By Daniel Weintraub
California’s top air quality regulator and the head of a major construction industry trade group announced Thursday that they have reached agreement on a plan to reduce diesel emissions from construction equipment.
The agreement, if approved by the full Air Resources Board in December, would end years of dispute between the board and the Associated General Contractors of America, which has fought California’s diesel emission regulations for construction equipment since they were adopted in 2007.
The deal will postpone until 2014 any mandatory changes the industry will have to make, and will essentially rely on the replacement of aging equipment with newer vehicles that come with cleaner-burning engines, rather than the forced installation of expensive and potentially dangerous retrofit filters to capture diesel exhaust.
Since the beginning of this year the contractors have been pushing the ARB to recognize and correct flaws in a computer model the state used to estimate emissions from construction equipment at the time the original rule was adopted. The industry claimed, and the board’s staff later confirmed, that actual sales of diesel fuel to construction companies was far lower than the computer model was predicting.
Part of the discrepancy was due to the recession’s toll on construction. With fewer projects underway, fewer vehicles were in use, less fuel was being consumed and thus emissions were lower than projected.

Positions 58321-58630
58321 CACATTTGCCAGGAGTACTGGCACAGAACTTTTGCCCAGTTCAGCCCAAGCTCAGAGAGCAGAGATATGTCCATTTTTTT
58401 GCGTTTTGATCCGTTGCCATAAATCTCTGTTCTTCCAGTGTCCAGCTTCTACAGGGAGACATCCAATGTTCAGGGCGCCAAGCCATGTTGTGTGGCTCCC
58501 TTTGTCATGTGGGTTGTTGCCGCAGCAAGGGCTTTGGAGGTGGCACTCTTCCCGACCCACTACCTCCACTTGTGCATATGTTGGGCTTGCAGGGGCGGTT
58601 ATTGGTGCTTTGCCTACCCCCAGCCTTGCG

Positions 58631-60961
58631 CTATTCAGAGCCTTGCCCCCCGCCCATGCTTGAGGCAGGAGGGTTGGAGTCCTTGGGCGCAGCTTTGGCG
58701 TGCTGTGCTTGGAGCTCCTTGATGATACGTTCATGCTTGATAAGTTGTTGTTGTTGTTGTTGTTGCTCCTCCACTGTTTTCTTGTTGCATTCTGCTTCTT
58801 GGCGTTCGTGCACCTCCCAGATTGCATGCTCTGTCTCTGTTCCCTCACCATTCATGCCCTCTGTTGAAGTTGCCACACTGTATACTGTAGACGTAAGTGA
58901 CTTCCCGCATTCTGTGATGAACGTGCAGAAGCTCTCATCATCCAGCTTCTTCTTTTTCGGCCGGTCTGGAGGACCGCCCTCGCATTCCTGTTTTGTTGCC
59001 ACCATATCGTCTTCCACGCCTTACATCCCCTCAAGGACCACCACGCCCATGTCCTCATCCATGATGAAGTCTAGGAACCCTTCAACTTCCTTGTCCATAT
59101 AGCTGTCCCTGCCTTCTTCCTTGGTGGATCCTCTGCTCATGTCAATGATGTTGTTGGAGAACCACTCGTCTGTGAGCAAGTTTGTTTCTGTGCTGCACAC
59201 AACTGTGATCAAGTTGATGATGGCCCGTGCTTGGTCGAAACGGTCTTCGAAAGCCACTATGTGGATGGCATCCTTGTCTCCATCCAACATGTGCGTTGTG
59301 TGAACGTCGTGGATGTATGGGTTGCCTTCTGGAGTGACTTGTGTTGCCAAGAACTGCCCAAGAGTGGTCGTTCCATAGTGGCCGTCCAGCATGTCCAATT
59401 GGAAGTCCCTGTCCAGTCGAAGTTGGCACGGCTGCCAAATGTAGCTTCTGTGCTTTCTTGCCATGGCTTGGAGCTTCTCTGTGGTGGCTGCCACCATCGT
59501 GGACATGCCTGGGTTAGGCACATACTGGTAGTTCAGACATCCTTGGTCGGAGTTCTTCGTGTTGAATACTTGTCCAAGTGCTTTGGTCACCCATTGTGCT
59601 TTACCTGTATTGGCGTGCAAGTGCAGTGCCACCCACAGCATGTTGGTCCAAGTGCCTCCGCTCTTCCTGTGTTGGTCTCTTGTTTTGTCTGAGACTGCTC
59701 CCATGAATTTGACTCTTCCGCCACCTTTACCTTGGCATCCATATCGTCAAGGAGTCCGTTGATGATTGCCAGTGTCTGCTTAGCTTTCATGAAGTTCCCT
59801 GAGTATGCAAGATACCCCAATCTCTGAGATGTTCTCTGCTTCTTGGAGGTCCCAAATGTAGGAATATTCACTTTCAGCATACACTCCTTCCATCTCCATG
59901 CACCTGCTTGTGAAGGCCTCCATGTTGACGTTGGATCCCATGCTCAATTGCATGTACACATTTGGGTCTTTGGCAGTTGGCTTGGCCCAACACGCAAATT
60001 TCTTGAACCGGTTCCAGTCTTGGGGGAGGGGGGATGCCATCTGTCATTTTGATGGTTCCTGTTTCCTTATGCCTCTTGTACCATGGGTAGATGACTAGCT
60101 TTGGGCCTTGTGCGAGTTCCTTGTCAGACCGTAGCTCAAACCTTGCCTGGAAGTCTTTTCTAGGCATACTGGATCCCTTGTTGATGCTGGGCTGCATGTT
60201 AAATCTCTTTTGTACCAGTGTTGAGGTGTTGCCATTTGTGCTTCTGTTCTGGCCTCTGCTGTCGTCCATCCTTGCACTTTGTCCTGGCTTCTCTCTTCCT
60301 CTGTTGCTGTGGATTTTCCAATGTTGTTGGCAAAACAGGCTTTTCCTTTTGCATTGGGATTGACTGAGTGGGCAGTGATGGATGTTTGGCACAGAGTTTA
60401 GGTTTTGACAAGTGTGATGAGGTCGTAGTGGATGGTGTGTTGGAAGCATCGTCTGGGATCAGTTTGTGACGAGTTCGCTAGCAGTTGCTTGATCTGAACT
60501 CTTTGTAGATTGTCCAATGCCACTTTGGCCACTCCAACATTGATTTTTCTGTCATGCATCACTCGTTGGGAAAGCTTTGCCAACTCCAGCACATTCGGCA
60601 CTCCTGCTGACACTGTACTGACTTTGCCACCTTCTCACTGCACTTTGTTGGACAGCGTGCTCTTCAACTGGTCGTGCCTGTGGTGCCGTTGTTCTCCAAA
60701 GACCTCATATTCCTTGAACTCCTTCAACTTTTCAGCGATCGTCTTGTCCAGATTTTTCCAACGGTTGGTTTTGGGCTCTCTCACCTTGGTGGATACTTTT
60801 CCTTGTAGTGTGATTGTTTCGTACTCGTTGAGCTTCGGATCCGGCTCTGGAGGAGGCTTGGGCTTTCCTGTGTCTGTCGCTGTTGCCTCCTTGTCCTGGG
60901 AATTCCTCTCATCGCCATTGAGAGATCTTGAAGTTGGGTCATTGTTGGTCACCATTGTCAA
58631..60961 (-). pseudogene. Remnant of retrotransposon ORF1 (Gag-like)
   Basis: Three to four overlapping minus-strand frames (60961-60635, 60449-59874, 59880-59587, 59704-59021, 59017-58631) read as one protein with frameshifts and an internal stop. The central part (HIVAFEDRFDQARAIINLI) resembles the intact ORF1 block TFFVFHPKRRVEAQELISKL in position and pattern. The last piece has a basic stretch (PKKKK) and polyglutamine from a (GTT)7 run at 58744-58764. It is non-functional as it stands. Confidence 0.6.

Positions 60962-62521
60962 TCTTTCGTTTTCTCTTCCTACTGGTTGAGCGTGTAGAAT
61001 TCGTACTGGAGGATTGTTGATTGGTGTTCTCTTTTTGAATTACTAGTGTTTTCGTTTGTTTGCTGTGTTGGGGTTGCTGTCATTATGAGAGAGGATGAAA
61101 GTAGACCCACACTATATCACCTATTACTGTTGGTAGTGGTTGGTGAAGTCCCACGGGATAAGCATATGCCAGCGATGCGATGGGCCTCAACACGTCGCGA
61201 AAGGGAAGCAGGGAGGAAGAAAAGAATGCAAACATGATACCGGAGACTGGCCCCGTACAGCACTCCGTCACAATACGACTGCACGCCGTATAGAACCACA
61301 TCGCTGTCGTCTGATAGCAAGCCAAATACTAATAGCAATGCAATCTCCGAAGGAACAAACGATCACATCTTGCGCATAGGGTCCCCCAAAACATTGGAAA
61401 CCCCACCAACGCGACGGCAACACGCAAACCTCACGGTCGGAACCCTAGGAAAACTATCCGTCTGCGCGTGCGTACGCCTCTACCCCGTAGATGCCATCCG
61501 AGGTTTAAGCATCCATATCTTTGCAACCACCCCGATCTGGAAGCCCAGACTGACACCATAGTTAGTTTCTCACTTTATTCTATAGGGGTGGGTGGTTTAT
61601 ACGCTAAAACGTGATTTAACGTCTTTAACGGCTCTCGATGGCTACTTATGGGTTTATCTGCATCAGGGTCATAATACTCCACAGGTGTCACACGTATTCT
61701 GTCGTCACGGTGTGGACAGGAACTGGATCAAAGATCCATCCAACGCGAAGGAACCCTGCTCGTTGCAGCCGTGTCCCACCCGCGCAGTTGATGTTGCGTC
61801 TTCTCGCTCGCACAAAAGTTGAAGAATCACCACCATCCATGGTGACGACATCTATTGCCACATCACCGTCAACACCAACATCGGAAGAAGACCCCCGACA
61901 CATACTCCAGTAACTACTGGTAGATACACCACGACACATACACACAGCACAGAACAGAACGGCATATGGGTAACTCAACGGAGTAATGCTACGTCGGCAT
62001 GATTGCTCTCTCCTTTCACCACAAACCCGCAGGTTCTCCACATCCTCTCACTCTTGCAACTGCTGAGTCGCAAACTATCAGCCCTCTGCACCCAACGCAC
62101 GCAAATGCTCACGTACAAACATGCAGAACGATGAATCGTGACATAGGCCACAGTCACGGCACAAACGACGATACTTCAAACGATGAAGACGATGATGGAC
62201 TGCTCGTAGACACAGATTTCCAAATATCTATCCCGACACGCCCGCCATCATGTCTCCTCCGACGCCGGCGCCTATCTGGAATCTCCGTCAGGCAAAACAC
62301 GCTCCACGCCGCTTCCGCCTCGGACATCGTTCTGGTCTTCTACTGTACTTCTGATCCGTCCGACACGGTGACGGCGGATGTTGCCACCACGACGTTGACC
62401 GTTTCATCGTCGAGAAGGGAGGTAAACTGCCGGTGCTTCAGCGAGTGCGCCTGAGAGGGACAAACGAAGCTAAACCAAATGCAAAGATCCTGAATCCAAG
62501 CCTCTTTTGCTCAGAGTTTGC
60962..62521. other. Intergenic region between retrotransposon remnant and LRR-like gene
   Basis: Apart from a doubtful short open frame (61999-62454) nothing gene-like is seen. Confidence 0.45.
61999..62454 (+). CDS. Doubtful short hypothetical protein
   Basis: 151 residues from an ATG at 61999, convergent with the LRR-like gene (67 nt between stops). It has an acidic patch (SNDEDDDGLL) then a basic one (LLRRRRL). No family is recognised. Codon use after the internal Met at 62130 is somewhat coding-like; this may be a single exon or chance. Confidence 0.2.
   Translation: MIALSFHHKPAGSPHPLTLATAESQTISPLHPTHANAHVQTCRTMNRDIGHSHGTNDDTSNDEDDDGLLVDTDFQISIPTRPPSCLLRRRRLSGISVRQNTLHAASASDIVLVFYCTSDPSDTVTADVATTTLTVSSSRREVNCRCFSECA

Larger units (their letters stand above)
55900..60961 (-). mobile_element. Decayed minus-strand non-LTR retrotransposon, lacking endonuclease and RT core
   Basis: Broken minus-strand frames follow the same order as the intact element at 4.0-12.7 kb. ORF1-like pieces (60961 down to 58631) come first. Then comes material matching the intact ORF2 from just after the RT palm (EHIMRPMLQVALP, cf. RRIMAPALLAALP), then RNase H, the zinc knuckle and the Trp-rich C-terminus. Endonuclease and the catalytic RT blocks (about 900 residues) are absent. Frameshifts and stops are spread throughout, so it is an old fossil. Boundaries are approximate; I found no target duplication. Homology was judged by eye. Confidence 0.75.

But a big part of the difference was also due to flaws in the ARB’s computer model, which had overestimated how much each piece of equipment was being used and the intensity of that use.
Michael Kennedy, general counsel for the contractors’ association, praised the ARB staff for being open to criticism about its computer model and willing to consider changes. He called today’s agreement “a victory for good data and good science.”
ARB Chairwoman Mary Nichols downplayed the model’s problems, instead attributing the change in direction to the board’s desire to react to the effects of the recession. Although the board’s staff unveiled a proposal just last week that delayed implementation of the regulations until 2012, Nichols said she was comfortable pushing that date back another two years.
Even with the delay in the regulation’s mandatory provisions, Nichols said, she expects California to meet federal requirements for reducing diesel emissions by the end of 2014.
Nichols said that one of the few good things to come out of the recession was that the downturn, by depressing construction activity, “gave us a little more time to address this problem.” A recent ARB study attributed 9,200 premature deaths per year to diesel emissions known as “fine particulate matter.”
“This is a good agreement,” Nichols said.